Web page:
What is LondonVolcano?
The LondonVolcano is a nearly 3 meter tall working replica of Soufrière St. Vincent volcano. We built this is 2014, for an exhibition at the Natural History Museum in London; and the model will be ‘on tour’ over the summer of 2015. If you have any ideas or suggestions for other places to take the volcano – and some funding to help us move it – just let us know!
Come along to any of our exhibitions to learn about how volcanoes work, why we care about them, and what we can do to prepare for the hazards that they present.
Who is involved?
The project is is a collaborative effort between scientists based at the Department of Earth Sciences at the University of Oxford, the School of Environmental Sciences at the University of East Anglia, and the University of the West Indies Seismic Research Centre.
Who has funded it?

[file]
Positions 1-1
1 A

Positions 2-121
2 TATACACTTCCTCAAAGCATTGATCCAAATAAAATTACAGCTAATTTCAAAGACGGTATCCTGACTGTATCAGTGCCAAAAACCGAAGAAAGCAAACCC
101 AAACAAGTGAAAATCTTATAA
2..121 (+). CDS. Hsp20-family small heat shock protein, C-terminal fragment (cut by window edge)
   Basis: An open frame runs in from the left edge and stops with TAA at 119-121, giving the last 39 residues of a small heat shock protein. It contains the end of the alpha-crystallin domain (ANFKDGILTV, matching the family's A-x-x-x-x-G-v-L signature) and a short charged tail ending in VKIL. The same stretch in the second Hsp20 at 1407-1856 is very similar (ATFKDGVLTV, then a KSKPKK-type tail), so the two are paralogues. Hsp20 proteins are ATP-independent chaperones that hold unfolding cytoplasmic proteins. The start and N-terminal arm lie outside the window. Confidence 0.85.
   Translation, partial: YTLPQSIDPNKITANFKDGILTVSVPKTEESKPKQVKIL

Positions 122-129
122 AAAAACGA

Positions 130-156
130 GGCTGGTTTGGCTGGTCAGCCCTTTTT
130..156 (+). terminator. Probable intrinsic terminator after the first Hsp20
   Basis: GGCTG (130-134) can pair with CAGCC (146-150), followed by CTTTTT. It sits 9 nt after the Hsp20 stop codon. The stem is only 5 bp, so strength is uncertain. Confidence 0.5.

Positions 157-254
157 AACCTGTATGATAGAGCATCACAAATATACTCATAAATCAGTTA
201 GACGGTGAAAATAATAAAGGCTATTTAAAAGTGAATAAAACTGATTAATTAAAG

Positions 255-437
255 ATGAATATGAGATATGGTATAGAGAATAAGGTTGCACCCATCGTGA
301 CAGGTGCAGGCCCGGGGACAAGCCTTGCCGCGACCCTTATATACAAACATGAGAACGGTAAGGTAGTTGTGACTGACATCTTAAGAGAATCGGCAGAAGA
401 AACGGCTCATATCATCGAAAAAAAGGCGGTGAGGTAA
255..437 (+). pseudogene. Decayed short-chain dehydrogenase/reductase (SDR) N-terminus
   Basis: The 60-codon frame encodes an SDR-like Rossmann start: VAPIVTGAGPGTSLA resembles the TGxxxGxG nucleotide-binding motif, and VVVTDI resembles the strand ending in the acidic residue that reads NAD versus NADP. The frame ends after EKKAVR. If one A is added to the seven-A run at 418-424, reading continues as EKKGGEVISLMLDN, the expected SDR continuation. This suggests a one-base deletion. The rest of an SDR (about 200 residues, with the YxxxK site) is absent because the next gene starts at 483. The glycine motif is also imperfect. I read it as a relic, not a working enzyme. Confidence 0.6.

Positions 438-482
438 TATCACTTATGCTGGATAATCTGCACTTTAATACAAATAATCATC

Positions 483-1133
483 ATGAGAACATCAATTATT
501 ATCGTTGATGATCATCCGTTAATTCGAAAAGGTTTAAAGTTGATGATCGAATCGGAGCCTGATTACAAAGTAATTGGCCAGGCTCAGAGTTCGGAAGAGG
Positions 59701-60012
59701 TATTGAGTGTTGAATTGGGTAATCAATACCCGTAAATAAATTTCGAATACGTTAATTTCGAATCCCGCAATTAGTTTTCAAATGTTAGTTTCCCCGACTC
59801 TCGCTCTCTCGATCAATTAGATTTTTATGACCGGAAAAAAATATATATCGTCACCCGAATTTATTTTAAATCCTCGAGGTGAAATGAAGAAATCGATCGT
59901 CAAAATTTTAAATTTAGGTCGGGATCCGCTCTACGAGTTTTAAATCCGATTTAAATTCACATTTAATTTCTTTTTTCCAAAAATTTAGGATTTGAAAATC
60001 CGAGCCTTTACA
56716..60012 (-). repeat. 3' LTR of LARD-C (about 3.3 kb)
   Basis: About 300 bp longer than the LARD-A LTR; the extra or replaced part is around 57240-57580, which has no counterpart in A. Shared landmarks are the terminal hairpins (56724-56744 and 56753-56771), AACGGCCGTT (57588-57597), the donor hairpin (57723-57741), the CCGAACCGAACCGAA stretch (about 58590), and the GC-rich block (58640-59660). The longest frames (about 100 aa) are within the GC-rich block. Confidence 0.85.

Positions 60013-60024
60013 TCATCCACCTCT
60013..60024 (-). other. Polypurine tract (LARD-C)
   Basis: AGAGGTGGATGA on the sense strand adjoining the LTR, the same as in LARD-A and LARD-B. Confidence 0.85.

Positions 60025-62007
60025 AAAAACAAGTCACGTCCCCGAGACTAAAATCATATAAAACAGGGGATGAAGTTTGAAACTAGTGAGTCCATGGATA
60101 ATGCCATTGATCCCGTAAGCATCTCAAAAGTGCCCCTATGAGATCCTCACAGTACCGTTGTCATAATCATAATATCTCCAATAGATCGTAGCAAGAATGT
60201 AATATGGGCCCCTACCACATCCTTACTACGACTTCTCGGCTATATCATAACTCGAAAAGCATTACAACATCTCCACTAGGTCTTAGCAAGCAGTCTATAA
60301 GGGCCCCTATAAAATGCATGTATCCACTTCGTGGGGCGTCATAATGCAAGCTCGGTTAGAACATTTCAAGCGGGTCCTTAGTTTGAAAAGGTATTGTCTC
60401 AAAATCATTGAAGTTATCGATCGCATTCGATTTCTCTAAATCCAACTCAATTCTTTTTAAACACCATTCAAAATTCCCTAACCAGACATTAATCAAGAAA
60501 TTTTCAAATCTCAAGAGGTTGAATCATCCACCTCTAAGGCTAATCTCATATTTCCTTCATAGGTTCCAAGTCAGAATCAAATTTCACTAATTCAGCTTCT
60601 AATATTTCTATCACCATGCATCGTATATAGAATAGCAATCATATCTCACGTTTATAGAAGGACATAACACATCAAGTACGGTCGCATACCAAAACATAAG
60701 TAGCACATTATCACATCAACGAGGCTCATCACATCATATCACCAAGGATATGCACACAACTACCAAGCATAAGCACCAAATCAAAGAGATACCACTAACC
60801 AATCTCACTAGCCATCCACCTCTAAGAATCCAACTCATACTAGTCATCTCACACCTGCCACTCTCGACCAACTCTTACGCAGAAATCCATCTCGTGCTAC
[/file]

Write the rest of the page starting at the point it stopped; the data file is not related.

The LondonVolcano is a spin-off from the STREVA Project– a project about strengthening resilience in volcanic areas, specifically in Latin America and the Caribbean. One focus of the STREVA Project is to learn about how people and communities have lived with volcanic risk and responded to volcanic crises in the past; so that we can improve our capacity to prepare for the future. One of the STREVA research sites is the Soufrière St. Vincent volcano in the Caribbean, and LondonVolcano is one way that we have been gathering stories and records of the past activity of this important volcano. The original LondonVolcano exhibition was funded by grants from the Universities of East Anglia and Oxford, with the aim of sharing with the public our work that funded by the UK research councils, NERC and ESRC. In 2015, NERC have provided some additional funding as part of their 50th anniversary celebrations.